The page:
When Doctors Only See My Mental Illness
The first time a doctor acted in a discriminatory, harmful and/or ignorant way toward me due to my mental illness was when I was 18 years old. I had just started taking birth control when I had a period that lasted a month, then two months. After two months I made an appointment with a gynecologist. This was basically my introduction to female reproductive health services, my first ever appointment was the one I had set to get the birth control prescription I had just started.
I showed up scared, embarrassed and desperate to make the bleeding stop. I had brought my boyfriend to offer moral support, and like a soldier, he came in with me for my appointment. I explained to the doctor what was happening, she performed a brief pelvic exam and asked about my medications. I told her that I was taking the birth control she had prescribed, and an antidepressant. She did a double take when I mentioned the antidepressant.
“Well, that’s your problem. You need to stop taking the antidepressant,” I was told, “it’s no good if you get pregnant.”
I explained that I was not planning on getting pregnant, which is exactly why I had scheduled my original appointment, for a prescription for birth control.
“Well, it’s also what’s causing all this bleeding. It’s not good for you and your body is showing you it doesn’t like it. Don’t take the antidepressant anymore.”
I was surprised to say the least. I got dressed with tears running down my cheeks. I knew that stopping the antidepressant was not an option for me. It had saved my life — it allowed me to get out of my depression and actually make it through what people (incorrectly in my opinion) refer to the best years of your life. Besides, why would the antidepressant cause the bleeding?
The answer is: it didn’t. The doctor just, for whatever reason, had a huge hatred for psych meds, at least that’s my best guess. I ended up seeing a different doctor who was recommended by a PCP friend of my fathers. This new doctor was adamant that antidepressants do not cause months-long periods. He said the birth control she put me on was not a good hormonal fit for me and was the true cause; he prescribed me a new birth control and very quickly my periods became regular.
Looking back, I am infuriated at that gynecologist. She did not look at me as a person, and she also did not seem to be practicing ethical, accurate medicine. She didn’t ask how long I had been taking the antidepressant (over a year at that point), or how bad my depression had been (severe). She didn’t ask, she is not a psychiatrist (thank god), but still thought she had the authority, with zero information about my mental health, to advise me to stop a life-saving drug. Looking back, I feel it is safe to say that, had I listened to her and stopped my medication, I would not be around today to tell this story.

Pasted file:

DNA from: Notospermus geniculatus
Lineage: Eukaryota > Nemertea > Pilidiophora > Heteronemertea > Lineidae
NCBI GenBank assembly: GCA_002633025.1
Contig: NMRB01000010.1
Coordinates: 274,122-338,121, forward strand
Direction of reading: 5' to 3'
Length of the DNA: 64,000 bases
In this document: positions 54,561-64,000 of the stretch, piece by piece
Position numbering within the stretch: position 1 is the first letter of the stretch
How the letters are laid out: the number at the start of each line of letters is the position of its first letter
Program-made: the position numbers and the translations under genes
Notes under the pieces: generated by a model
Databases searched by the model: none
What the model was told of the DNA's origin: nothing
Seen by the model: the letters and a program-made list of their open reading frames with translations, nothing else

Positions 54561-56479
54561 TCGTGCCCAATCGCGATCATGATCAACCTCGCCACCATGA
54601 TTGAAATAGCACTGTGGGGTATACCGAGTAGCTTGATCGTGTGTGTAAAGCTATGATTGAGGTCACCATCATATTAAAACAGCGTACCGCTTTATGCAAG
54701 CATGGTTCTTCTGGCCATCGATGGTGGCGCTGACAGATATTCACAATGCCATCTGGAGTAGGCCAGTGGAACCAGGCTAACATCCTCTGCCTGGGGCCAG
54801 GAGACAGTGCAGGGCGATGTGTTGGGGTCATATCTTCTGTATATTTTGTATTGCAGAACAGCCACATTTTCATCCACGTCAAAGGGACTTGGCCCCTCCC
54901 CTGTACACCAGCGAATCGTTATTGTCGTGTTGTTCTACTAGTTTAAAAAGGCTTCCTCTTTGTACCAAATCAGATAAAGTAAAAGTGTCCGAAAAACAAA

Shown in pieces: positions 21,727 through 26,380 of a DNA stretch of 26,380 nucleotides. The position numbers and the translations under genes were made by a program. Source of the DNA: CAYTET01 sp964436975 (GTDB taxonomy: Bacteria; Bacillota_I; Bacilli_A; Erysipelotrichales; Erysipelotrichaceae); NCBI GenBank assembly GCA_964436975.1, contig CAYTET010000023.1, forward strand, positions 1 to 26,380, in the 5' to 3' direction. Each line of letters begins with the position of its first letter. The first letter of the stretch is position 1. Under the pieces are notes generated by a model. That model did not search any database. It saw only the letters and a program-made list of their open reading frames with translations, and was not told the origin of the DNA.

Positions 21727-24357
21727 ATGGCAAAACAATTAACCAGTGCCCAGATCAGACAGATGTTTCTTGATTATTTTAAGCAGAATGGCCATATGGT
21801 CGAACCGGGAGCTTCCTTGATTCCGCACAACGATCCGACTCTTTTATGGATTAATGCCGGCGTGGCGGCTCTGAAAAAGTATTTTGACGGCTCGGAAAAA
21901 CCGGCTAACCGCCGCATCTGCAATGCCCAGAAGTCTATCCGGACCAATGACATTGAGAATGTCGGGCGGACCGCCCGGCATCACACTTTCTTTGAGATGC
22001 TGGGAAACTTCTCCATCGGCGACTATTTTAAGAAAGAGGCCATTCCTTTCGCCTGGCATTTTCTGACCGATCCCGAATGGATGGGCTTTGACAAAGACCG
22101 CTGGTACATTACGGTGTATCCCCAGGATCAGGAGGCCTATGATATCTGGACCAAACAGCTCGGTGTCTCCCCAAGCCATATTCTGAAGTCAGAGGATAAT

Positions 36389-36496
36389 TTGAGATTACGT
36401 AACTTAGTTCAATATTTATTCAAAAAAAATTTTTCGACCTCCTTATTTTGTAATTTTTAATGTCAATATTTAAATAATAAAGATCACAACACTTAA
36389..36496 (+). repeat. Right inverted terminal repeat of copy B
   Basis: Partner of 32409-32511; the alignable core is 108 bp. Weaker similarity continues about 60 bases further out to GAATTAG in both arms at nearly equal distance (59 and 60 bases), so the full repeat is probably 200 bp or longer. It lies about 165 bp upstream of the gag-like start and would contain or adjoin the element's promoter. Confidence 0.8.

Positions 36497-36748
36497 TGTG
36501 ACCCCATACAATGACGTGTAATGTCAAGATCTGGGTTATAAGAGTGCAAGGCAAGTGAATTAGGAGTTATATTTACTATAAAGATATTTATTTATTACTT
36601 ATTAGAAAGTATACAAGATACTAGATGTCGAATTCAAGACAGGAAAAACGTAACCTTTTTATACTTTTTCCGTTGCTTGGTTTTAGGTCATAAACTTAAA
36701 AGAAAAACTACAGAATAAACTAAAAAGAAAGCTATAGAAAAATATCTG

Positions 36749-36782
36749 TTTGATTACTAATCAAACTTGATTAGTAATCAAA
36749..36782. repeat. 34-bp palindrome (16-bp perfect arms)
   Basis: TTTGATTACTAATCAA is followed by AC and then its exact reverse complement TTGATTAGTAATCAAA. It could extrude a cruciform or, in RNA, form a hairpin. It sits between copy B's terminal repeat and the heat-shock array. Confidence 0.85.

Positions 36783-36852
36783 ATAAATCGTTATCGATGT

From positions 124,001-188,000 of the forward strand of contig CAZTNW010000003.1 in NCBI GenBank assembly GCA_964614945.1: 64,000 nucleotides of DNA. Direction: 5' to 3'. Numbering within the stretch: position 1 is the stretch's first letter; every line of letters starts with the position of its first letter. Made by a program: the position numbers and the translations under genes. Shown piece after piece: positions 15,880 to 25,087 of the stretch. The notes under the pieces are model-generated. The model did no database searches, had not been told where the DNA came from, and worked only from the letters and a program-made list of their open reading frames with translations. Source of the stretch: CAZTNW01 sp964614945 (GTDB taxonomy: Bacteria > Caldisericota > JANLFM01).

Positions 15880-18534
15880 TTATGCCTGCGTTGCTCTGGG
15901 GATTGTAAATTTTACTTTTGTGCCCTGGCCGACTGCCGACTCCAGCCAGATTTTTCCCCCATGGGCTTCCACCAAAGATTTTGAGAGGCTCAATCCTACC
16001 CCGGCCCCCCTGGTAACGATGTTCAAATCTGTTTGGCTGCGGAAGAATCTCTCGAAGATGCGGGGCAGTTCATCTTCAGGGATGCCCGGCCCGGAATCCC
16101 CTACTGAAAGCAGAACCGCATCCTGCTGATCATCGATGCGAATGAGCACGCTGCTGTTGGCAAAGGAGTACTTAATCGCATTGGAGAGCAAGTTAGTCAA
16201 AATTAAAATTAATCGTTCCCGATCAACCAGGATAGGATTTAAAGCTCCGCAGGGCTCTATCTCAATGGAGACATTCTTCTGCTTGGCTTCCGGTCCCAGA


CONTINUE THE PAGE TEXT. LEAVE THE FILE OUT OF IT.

I feel sad for the young woman I was, who was desperate and felt so alone that she had to bring her high school boyfriend with her to her appointment. I feel proud of that young woman too. It would have been easy to take the doctor at her word, blindly trusting her medical license and white coat. Even then, I knew there was a stigma against mental illnesses and that stigma had permeated this doctors brain so much that she was giving out dangerous medical advice that was outside of her field.
I wish I could say that was the only time a doctor looked at my mental illness or my medication list and made dangerous, incorrect assumptions that would have been disastrous had I not seen their prejudice for what it was.
Over a decade later I was still experiencing the consequences of preconceived notions by medical professionals. A recent example is when I went to my PCP for sinus pain and was prescribed an antibiotic. After getting my prescription filled, I went home and took the first dose. Not long after, I began to experience numbness in my lips and tongue. I also felt short of breath. I called my doctors office and was told through her nurse that, looking at my med list, it is safe to assume I was experiencing anxiety. “Just try to relax,” I was told.
This was not anxiety, which in this instance seemed to be code for “panic attack.” I had gone through more than my fair share of panic attacks and knew that was not what I was experiencing. While I was on the phone, my husband had grabbed some Benadryl for me and once the call ended we headed over to urgent care, where I was told that it was a reaction to the antibiotic. I was prescribed a different antibiotic and told not to take the original one ever again.
My allergic reaction, because of my depression and anxiety, was given the incorrect label of a panic attack. Would that have been the diagnosis had someone with no psychiatric medications had the exact experience? Likely not.
The mental illness stigma within the medical community is seldom talked about, but can have deadly effects. I am sure that doctors see patients who are experiencing mental health related symptoms often, but their mental illness diagnosis does not mean they are immune to all other ailments. If doctors don’t look past the mental illness, they can miss serious issues as well as further stigmatize an already marginalized group of patients. It scares me that this happens at all. It makes me really angry that it happened to me.
Doctors — please see your patients as people, not their diagnosis. Please look past their history of mental illness when a physical complaint is the reason they are seeing you. You may save a life.
Follow this journey here.
If you need support right now, call the National Suicide Prevention Lifeline at 1-800-273-8255, the Trevor Project at 1-866-488-7386 or reach the Crisis Text Line by texting “START” to 741741.
We want to hear your story. Become a Mighty contributor here.
Getty image via LightFieldStudios